The Thinking Man's Idiot

The unruly brain and bad habits of a writer, artist, and grilled cheese sandwich-enthusiast.

With Attitude: ‘Nigga-Roo’ at The EXIT

p

“You have Martin Luther King saying the n-word – that’s going to be highly offensive to many people – why?”
“Actually, we had him say ‘nigga’; we don’t us ‘the n-word’ on my show.”

– Aaron MacGruder interviewed by Cynthia McFadden about the Boondocks episode “Return of the King”, Nightline (16 January 2006)

I haven’t logged into my Twitter since August 2016, and I haven’t missed it one bit. One can only put up with Nazis, Hoteps, and butt-hurt misogynist fanboys for so long before they decide that life’s just too short. One of the many, many conversations that gave let me know it was time to go occurred in June of that year, when I tweet about the anniversary of the murder of Freddie Gray. That’s when H. Lewis Smith came at me.

If you don’t know who he is… well, you’re not alone. All you need to know is that White people like him because he believes Black people are responsible for their own troubles because we say “nigga”. I’m not kidding, he even wrote a book about it. He saw my tweets about Freddie and decided to declare to me that Freddie deserved to be killed by Baltimore PD because he probably used the word “nigga”. You can see why contemporary White America loves H. Lewis Smith so much.

August Wilson didn’t apologize for regularly saying “nigga” and neither will I. I’ve never really bought into the whole “reclaiming the word” thing since that implies the English language was ours to begin with, which it wasn’t. I’m also not part of that Oprah Winfrey/Jesse Jackson school of thought who thinks the word should be banned because that wouldn’t end racism, just lead to the create of a new word. For me, it’s just that I’ll be damned if I let anyone – White or Black – decide how I define myself.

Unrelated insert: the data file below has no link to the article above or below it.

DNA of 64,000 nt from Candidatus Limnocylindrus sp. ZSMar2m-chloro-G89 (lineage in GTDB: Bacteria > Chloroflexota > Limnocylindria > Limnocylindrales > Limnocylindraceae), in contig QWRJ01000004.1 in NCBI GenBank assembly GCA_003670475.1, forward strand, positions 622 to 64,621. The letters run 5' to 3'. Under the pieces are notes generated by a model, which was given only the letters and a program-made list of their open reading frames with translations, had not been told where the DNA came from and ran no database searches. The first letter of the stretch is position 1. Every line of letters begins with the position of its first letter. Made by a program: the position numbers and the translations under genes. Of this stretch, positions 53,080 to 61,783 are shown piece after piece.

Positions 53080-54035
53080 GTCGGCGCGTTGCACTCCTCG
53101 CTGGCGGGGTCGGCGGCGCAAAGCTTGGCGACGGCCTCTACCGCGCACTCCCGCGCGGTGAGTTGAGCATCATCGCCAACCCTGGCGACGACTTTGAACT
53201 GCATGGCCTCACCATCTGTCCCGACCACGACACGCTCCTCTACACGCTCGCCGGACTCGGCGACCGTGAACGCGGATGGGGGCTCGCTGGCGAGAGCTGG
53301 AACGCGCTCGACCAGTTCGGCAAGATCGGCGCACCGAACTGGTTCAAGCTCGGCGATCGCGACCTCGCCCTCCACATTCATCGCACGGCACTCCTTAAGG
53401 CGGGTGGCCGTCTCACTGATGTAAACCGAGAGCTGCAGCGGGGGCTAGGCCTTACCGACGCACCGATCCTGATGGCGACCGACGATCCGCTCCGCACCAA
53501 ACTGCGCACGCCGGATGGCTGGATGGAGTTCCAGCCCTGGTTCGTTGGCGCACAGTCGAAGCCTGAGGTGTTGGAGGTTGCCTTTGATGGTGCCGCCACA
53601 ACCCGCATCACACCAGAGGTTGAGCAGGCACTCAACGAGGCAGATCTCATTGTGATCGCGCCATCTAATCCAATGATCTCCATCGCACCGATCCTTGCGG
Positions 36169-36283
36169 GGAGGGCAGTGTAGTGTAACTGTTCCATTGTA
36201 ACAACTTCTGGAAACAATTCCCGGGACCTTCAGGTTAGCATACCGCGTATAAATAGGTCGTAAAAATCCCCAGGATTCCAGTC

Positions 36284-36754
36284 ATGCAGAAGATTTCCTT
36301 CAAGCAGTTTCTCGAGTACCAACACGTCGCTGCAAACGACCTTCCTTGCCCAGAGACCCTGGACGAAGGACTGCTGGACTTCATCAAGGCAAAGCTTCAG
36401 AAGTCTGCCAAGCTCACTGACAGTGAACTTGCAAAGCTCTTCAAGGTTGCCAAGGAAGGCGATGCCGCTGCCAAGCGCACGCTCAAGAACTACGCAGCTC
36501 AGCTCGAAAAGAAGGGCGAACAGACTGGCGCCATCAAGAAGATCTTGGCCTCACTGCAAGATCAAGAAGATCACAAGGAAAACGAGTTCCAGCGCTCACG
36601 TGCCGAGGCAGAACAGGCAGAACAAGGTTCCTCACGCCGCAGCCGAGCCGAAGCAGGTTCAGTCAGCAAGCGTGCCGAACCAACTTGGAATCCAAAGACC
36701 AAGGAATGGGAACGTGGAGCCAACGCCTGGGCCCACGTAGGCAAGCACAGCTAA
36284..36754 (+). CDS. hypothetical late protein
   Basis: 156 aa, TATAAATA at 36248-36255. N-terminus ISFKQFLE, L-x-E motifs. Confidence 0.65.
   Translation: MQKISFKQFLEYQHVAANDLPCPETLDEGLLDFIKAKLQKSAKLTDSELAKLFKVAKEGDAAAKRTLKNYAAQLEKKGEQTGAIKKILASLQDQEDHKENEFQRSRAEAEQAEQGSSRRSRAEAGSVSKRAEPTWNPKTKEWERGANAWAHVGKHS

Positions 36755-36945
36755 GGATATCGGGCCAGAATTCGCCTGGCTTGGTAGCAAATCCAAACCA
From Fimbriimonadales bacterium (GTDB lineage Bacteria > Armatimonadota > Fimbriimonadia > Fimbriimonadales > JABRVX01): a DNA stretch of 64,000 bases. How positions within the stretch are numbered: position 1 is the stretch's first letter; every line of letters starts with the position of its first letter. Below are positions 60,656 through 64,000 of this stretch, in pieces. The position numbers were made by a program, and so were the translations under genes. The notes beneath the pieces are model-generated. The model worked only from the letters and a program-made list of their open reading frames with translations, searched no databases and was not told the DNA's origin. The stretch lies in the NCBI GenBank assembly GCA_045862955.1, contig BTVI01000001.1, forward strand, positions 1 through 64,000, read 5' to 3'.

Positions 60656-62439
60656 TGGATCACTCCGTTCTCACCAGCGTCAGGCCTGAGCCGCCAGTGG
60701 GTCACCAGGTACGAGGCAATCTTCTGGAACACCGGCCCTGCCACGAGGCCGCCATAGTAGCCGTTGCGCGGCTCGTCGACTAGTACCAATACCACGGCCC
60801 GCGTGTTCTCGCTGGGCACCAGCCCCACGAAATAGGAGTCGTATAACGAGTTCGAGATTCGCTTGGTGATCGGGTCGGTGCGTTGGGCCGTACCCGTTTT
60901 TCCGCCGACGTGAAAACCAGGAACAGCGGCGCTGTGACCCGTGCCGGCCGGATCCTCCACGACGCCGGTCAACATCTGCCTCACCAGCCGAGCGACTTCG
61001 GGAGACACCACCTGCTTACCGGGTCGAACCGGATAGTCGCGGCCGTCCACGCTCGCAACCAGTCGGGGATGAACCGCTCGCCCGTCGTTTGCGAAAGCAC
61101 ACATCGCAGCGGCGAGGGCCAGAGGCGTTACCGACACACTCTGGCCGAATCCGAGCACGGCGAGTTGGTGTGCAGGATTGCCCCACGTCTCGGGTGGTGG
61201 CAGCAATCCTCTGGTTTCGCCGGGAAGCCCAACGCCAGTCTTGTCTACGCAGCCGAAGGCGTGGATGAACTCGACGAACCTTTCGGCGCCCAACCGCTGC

Dazié Grego-Sykes is both White and Black, so he’s spent his entire life having people tell him what he is rather than letting him decide. All of that frustration has resulted in an emotional spoken-word piece now playing at The EXIT. It’s the result of someone angry doing the one thing everyone should do with anger: put it into words.

The first thing one will notice about The EXIT Stage Left is how bare it is. I was just there last month and it’s easy to forget how spacious that place can be with nothing in it. I also didn’t think that blackbox could get any blacker, but somehow it did. Before the show begins, the only thing that stands out on the completely blank stage (which may or may not have gotten a fresh coat of paint) is a projection showing the whites of Grego-Sykes’ blue eyes accompanied by text advertising Make Me Black, the soundtrack to this show. Sharp observers may notice the all-black chair and table hidden behind the pillar for later use. The overhead speakers go through a playlist that jumps from Childish Gambino’s “This is America” and Jay-Z’s “The Story of OJ” to Lauryn Hill’s “Freedom Time” and Erykah Badu’s “The Healer”. This is all designed to tell the audience that they are literally and figuratively entering a “Black” space.

And that space is one I know well, but enjoyed seeing acted out all the same. A place where the headlines of Emmitt Till’s death stand alongside a clip of Nina Simone unapologetically saying that “Black people are the most beautiful”. A place where our host begins his show in the same burnt-cork blackface used by Al Jolson, but reminisces on how Black folks chided him for not being “Black enough”. A place where our host – like Langston Hughes, Lorraine Hansberry, and the also-quoted James Baldwin – finds his Blackness further reduced by the addition of his homosexuality. The bi-racial Grego-Sykes has spent his life trying to be many things to many people as the world kept spinning without him. This hour is his attempt at simultaneously forging his own identity and coming to terms with the world’s reactions.

And it’s good… for the most part.